Australia’s Productivity – Take 1
The latest five year discussion of the Australian economic future has just been released. The current future suggests Australia will become older, far less productive, with lower average incomes and a national debt of twice the current horrendous national debt. The australian newspaper today says 'disaster if we don't act now'. Amen to that.
This column looks at the main reasons for relatively high productivity from the 1960s to the 1990s. Then we shall present some suggestions for a serious new set of productivity reform. Below is an image of the current man whose job it is now Treasurer Josh Frydenberg.
The man needed to get serious about Australia's productivity.
Despite recent disappointment, particularly in the decades of the 2000s and 2010s, Australia in the past 60 years has benefitted from a number of important policies to increase Australian productivity. These included:
Freeing ability to mine resources, started in 1960/61 by a government facing an unexpected recession.
Cutting tariffs, started by Whitlam government as an anti-inflation policy, continued by Hawke, Howard governments.
Floating the Australian dollar in 1983, already discussed in this book.
Financial Deregulation, perhaps as elsewhere overcooked but providing a substantial positive effect on national productivity.
Partially deregulating industrial relations, started under Hawke government, continued by Howard government and reversed by the Rudd government.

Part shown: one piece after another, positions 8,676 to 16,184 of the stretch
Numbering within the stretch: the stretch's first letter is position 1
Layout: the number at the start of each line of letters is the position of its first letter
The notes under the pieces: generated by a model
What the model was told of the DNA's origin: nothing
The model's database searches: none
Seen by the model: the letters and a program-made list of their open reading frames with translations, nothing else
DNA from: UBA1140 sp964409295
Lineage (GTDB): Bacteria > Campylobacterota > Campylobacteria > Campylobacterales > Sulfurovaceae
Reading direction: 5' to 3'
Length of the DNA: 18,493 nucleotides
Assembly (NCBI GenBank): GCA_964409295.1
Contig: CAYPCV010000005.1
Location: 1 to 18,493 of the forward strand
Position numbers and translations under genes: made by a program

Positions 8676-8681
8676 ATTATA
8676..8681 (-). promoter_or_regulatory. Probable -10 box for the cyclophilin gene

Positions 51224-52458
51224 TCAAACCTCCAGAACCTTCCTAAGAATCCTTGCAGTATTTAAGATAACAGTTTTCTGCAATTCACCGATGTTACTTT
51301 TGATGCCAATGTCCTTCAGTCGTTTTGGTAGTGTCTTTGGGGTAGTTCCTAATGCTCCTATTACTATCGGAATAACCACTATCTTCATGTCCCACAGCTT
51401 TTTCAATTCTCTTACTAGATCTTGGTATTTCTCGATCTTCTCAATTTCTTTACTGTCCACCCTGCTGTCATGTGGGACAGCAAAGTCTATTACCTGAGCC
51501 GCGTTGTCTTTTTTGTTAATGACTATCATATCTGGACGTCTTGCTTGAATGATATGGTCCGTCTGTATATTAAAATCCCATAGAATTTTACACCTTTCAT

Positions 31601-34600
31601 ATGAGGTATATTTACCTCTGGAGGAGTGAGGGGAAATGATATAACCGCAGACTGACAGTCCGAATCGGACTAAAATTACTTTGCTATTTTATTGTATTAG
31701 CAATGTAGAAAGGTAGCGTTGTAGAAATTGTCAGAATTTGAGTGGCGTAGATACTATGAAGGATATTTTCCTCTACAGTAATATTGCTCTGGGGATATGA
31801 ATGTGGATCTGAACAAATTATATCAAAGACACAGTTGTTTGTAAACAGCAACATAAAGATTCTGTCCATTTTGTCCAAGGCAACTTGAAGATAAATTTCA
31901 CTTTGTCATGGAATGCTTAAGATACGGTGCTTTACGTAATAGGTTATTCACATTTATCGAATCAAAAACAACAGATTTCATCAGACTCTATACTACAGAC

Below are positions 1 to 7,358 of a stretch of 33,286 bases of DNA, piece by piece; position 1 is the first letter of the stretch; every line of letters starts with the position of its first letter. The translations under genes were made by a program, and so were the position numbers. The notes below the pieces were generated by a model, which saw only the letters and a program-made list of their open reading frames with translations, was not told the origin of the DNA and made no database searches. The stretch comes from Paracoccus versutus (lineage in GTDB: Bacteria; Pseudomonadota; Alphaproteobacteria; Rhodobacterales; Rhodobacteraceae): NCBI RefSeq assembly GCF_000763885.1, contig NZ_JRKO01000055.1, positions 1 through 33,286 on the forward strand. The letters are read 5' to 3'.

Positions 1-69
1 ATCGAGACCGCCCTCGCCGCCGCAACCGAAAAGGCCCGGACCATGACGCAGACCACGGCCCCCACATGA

Establishing a GST, with some offsetting cuts to income taxes, tried by Hewson government, implemented by Howard.
The substantial pro-competition reforms to public utilities (commercialisation, corporatisation, privatisation).
Not all of these policies produced only benefits. Cutting tariffs cost manufacturing sector jobs and capability, and the Morrison government is thinking fresh thoughts about this matter. Large scale mining upsets people of a deeply ‘green’ personality. Floating the dollar has allowed what some people regard as ‘too many imports’, further eroding manufacturing sector jobs and capability. Deregulating industrial relations upsets unions and cheers business owners, and is the most ‘political’ of policy changes. The GST/income tax switch was meant to encourage saving and discourage consumption, but national saving has not followed this pattern. (A broader GST with higher rate, say 15 %, might help cure this issue.)
My overall impression is that these changes have made Australia a more dynamic and globally interesting nation. Again there are results that some people do not like. Many more women are working and seem to enjoy it. However, some two-income households struggle in various ways, some of which creates neglect of children.